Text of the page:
AADL Video on Demand

AADL Video on Demand features videos of library events, AADL video podcasts, and digitized local history films. Stream videos right in your browser or download videos in a variety of sizes or in audio format.

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Recent Additions

 

AACHM Oral History: Paul Edwin Wasson

Media Player

March 6, 2014

Paul Edwin Wasson was born September 8, 1923, in Chattanooga, Tennessee. After leaving school in the tenth grade, Mr. Wasson joined the United States Army at the beginning of World War II. In 1943, Mr. Wasson left the Army and came to Detroit. Arriving on the heels of the Detroit Riots, he decided to head west to Ypsilanti. Mr. Wasson marched alongside Martin Luther King Jr. in the 1960s; worked at the University of Michigan Hospital for seventeen years, and is most proud of his children. He encourages all young people to get an education.

Rights Held By: 
Ann Arbor District Library
Length: 
01:24:24
 

AACHM Oral History: Tessie Freeman

Media Player

February 4, 2014

Tessie Ola Freeman was born June 19, 1924 in Alabama and has lived in Washtenaw County since 1947. An avid lover of poetry and spectator sports, Ms. Freeman raised three children while doing domestic work and dressing hair to supplement her family’s income. Ms. Freeman is proud of her children and encouraged them to get an education, even going so far as to enroll at Wayne State University at the same time her youngest son. Ms. Freeman has always spoken for herself and she’s proud to share her story.

Rights Held By: 
Ann Arbor District Library
Length: 
00:36:23
 

AACHM Oral History: Barbara Meadows

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January 14, 2014

Downloads:

File NameSizeType
aachm_loh_20140114-barbara_meadows-240.mp4647 MB240p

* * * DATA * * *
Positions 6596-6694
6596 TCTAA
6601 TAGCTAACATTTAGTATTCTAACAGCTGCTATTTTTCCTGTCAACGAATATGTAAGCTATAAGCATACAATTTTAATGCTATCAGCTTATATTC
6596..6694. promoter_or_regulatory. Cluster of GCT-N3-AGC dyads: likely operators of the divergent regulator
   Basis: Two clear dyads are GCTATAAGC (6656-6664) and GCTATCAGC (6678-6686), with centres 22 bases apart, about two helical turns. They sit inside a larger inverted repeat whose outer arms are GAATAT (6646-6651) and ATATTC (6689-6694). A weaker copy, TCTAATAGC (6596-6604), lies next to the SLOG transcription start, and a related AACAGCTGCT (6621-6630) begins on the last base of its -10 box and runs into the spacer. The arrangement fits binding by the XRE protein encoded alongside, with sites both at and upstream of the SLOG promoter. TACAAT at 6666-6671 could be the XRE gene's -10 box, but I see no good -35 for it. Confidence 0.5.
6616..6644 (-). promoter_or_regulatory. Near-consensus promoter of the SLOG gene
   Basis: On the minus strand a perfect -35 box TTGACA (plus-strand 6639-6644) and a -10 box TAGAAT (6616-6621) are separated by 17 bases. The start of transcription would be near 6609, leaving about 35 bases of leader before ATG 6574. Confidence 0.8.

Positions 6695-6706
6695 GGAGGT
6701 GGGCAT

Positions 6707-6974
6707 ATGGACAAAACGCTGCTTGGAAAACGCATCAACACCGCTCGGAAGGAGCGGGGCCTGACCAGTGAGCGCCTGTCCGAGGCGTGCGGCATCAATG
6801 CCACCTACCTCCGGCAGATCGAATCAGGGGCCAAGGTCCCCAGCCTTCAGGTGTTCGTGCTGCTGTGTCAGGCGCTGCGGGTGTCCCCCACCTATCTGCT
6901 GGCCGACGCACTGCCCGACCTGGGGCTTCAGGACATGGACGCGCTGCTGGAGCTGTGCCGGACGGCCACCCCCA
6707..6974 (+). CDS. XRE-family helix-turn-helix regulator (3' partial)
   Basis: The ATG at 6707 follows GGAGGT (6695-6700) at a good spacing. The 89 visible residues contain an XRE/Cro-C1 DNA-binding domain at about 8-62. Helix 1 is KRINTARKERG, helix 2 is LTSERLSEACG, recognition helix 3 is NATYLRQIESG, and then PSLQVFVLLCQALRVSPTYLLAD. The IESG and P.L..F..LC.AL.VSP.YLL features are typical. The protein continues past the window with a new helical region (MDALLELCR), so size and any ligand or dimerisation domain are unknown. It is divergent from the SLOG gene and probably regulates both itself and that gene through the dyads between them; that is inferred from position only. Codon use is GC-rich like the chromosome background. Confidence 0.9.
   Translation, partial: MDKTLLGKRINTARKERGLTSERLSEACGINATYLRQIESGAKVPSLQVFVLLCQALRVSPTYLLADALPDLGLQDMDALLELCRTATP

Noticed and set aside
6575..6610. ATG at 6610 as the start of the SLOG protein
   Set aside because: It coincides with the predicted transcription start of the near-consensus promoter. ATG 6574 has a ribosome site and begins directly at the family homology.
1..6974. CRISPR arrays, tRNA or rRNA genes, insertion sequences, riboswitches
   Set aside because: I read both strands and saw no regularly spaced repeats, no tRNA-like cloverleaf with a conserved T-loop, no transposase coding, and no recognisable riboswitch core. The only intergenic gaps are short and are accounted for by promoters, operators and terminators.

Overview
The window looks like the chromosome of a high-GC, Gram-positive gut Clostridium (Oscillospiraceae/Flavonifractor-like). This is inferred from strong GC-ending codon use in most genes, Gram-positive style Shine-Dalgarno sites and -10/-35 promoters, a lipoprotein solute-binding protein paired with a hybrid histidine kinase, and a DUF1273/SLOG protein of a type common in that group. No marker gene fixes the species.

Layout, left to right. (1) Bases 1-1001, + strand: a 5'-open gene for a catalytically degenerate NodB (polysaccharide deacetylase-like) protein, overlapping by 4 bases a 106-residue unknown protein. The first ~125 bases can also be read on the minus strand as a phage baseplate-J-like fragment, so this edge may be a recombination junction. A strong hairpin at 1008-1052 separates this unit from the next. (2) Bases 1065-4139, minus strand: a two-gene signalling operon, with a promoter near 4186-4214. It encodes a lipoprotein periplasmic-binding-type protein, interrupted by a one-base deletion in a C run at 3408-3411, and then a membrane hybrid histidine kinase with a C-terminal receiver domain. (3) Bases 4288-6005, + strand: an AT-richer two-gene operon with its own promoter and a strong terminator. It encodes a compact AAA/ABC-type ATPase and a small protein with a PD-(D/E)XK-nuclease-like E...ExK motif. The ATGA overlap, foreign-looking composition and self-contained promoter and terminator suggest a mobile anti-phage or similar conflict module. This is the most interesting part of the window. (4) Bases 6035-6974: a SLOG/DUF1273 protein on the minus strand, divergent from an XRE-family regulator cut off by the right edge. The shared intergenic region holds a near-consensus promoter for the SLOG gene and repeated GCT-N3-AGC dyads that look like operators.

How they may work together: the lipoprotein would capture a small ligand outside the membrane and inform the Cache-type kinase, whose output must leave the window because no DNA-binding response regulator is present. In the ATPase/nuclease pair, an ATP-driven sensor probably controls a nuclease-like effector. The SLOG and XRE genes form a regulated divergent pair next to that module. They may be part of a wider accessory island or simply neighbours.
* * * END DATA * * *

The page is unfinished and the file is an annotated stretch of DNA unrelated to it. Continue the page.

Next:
Barbara Meadows was born October 1, 1933, in Albion, Michigan, and spent her childhood in Inkster, Michigan, before moving to Ann Arbor in her youth. She attended Talladega College in Alabama, followed by Smith College, where she earned a Master’s Degree in Social Work. Ms. Meadows worked in the University of Michigan Neuropsychiatric Institute and worked for several years in the Ann Arbor Public Schools. She has been a leader or founder of several community-based organizations and served on numerous boards including the University Musical Society Board, Ann Arbor Area Community Foundation, Washtenaw Community College, and the Peace Neighborhood Center. She was appointed to Ann Arbor’s Human Relations Committee in the 1960s.

Rights Held By: 
Ann Arbor District Library
Length: 
01:29:08
 

AACHM Oral History: Johnny Barfield

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May 6, 2014

Johnny W. Barfield was born February 8, 1927, in Tuscaloosa, Alabama. As a child he sold soap house to house and, after tenth grade, joined the U.S. Army where he served in France and Germany. After leaving the Army in 1947, Mr. Barfield became a wall washer for the University of Michigan, where hard work, entrepreneurship, and innovation helped him build the largest cleaning business in Ann Arbor. Mr. Barfield is widely recognized for his philanthropic work and support of the African American and business communities.

Rights Held By: 
Ann Arbor District Library
Length: 
01:28:41
 

AACHM Oral History: Dorothy Wilson

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April 1, 2014

Dorothy Wilson was born November 28, 1911, in Mount Vernon, New York. She grew up in New York, where she also met her husband, living for several years in Brooklyn. She became a Licensed Practical Nurse and worked at the Brooklyn State Hospital. After her husband’s death she retired and moved, in 1972, to Ypsilanti to be near her family where she became active in volunteer work for Church Women United through Brown Chapel AME Church in Ypsilanti, the Beyer Hospital Auxiliary, and the Ypsilanti Historical Society.

Rights Held By: 
Ann Arbor District Library
Length: 
01:11:55
 

Phase Two of the Living Oral History Project

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September 25, 2014

Downloads:

File NameSizeType
LOH-Phase2-720.mp4258 MB720p
LOH-Phase2-240.mp470 MB240p
LOH-Phase2-480.mp4144 MB480p

Compilation video from Phase Two of the Living Oral History Project, in collaboration with the Ann Arbor District Library and the African American Cultural and Historical Museum of Washtenaw County. With Johnny Barfield, Tessie Freeman, Barbara Meadows, Paul Wasson, and Dorothy Wilson.

by Matt Dubay

Rights Held By: 
Ann Arbor District Library
Length: 
02:28
 

AACHM Oral History: Phase One of the Living Oral History Project

Media Player

2013

Downloads:

File NameSizeType
AACHM.mp4309MB

Compilation video from Phase One of the Living Oral History Project in collaboration with the Ann Arbor District Library and the African American Cultural and Historical Museum of Washtenaw County. With Rosemarion Blake, Russell Calvert, Lydia Morton Willis Patterson, and Johnnie Mae Seeley.